Extreme Noise Terror are a hearty staple in the diet of any grindcore or crust punk consumer. So given Toronto’s sizeable punk community, it’s understandable that tonight’s first date of their Canadian tour sells out. So far, so good. However, main vocalist and sole original member Dean Jones was denied boarding his flight from England as another passenger remarked that he smelled of alcohol. The band denies any allegations that Jones was drunk, suspect the plane was overbooked and WestJet were looking for an excuse to remove a passenger.
Nova Scotian crust squadron Napalm Raid wield the honour of supporting Extreme Noise Terror. Formed in 2008, these Halifax locals have acquired a respectable following in the crust punk underground, not just in Canada but notably abroad too. Their bloody and bruised cacophony incorporates influences from the headliners as well as fellow compatriots DOOM with metallic hardcore puked on top. The result is an aural nuclear apocalypse annihilating a city and instantly mutating its inhabitants. The Coalition is completely plugged up with punks and getting a decent sighting of the band is damn near impossible but the audience reaction is full-bodied after every song.
The venue remains rammed when England’s Extreme Noise Terror get on stage and Dean Jones’ absence is very conspicuous. Guitarist Ollie Jones is his serviceable gravel-throated substitute, while second vocalist Ben McCrow’s energetic performance masks the missing member. As is textbook in crust and grind, song durations are condensed and electrifying with each setlist selection like a flurry of knife stabbings. Guitar and drums ally together to ignite a torrent of crazed rebelliousness while twin livid barks rage against a helplessly fucked up society that espouses corruption, injustice and avarice. The guitar tone is more metalized than their punkier recorded siblings and directs the songs with sinister modernity. The band abuses their instruments to launch the likes of “Raping the Earth”, “Murder”, “Religion is Fear”, “Bullshit Propaganda” and “Fucked Up System”, predominantly drawing from the massively influential Holocaust in Your Head.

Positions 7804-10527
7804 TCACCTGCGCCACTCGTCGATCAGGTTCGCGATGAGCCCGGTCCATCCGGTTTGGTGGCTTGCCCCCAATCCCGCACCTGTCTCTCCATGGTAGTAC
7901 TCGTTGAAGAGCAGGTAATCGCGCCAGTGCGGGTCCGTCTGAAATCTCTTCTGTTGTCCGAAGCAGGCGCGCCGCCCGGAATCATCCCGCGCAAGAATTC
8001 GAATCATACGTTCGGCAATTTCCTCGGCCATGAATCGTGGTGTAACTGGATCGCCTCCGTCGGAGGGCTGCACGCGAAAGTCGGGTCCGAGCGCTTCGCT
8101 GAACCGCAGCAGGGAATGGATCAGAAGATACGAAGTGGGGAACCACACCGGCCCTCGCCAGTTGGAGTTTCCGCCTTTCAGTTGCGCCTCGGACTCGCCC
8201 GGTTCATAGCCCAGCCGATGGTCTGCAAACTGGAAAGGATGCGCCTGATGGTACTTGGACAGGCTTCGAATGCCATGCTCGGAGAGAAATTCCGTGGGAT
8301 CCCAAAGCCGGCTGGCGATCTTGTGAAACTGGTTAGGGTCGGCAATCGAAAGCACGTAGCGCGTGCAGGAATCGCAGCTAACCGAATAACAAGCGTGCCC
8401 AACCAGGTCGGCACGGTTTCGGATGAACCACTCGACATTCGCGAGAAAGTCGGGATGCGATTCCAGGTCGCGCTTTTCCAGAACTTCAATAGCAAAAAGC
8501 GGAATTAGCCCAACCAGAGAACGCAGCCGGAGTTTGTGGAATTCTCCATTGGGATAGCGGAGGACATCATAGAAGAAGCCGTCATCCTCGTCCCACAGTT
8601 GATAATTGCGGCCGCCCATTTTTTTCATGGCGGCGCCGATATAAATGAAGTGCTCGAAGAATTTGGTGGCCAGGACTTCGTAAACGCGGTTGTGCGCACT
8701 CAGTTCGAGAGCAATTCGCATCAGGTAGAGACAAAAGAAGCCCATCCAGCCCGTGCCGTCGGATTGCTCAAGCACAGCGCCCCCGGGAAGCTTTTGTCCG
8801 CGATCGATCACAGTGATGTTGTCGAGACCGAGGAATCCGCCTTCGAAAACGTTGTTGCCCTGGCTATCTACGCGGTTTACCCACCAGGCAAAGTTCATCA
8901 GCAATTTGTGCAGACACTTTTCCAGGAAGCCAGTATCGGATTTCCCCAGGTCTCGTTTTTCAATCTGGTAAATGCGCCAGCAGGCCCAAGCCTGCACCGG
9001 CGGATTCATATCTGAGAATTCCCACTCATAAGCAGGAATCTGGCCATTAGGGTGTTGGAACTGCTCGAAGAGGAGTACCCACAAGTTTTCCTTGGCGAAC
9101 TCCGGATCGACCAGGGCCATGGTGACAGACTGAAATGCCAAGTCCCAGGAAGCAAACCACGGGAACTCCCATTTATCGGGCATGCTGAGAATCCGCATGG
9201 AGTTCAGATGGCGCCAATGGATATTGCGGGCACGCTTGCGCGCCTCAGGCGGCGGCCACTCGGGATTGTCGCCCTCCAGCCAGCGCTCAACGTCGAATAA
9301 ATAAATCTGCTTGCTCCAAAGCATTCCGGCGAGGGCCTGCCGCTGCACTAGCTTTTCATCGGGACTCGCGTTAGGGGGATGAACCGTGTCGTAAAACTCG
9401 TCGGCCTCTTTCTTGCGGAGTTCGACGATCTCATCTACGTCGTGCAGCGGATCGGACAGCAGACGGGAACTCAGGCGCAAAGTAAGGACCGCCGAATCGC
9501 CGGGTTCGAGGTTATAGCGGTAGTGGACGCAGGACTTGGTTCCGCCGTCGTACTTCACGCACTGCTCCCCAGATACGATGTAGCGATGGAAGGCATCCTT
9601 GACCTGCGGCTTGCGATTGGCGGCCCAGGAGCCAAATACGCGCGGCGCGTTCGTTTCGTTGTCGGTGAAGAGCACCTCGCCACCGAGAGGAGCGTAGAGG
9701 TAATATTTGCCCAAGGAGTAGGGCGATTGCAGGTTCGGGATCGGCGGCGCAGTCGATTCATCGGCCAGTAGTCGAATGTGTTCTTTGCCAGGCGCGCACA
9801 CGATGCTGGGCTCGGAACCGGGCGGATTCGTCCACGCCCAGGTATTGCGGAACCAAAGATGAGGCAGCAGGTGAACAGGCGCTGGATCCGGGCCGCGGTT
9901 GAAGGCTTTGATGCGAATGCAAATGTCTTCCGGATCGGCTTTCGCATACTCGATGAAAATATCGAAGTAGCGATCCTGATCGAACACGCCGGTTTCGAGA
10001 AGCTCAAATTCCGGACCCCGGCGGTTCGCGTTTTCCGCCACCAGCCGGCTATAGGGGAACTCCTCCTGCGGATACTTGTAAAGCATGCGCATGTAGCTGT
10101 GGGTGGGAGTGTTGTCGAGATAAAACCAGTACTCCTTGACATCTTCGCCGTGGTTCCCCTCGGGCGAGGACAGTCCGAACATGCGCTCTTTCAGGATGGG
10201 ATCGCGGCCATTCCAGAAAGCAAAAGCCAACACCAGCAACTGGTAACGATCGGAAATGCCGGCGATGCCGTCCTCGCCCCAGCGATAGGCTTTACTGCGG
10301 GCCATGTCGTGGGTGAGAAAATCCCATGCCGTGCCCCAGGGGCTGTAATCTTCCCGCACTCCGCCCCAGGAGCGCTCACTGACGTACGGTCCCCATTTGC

Initially the crowd watches Extreme Noise Terror intensely with little in the way of hyperactivity, possibly too hemmed in by other attendees, but eventually bodies start slamming against each other. McCrow says “Fuck WestJet” and recounts the tale of Jones’ boarding rejection. Judging by the crowd’s reaction, they’re just overjoyed these Brits didn’t cancel the show and made great adjustments instead. McCrow also dedicates a song to the man he replaced, ex-vocalist Phil Vane who passed away in 2011. Extreme Noise Terror show their appreciation of touring throughout Canada and this is mirrored by the fans’ delight in seeing them, resulting in a roaringly entertaining show.
Despite the obvious setbacks, it was fantastic to witness Extreme Noise Terror’s first Toronto show, an event that a weaker band would have pulled out off for missing their sole original member and vocalist. The attendees were understanding and grateful to be granted a chance to catch some incarnation of such an inspiring act after over 30 years of ruthless extremity. Long may they rage on.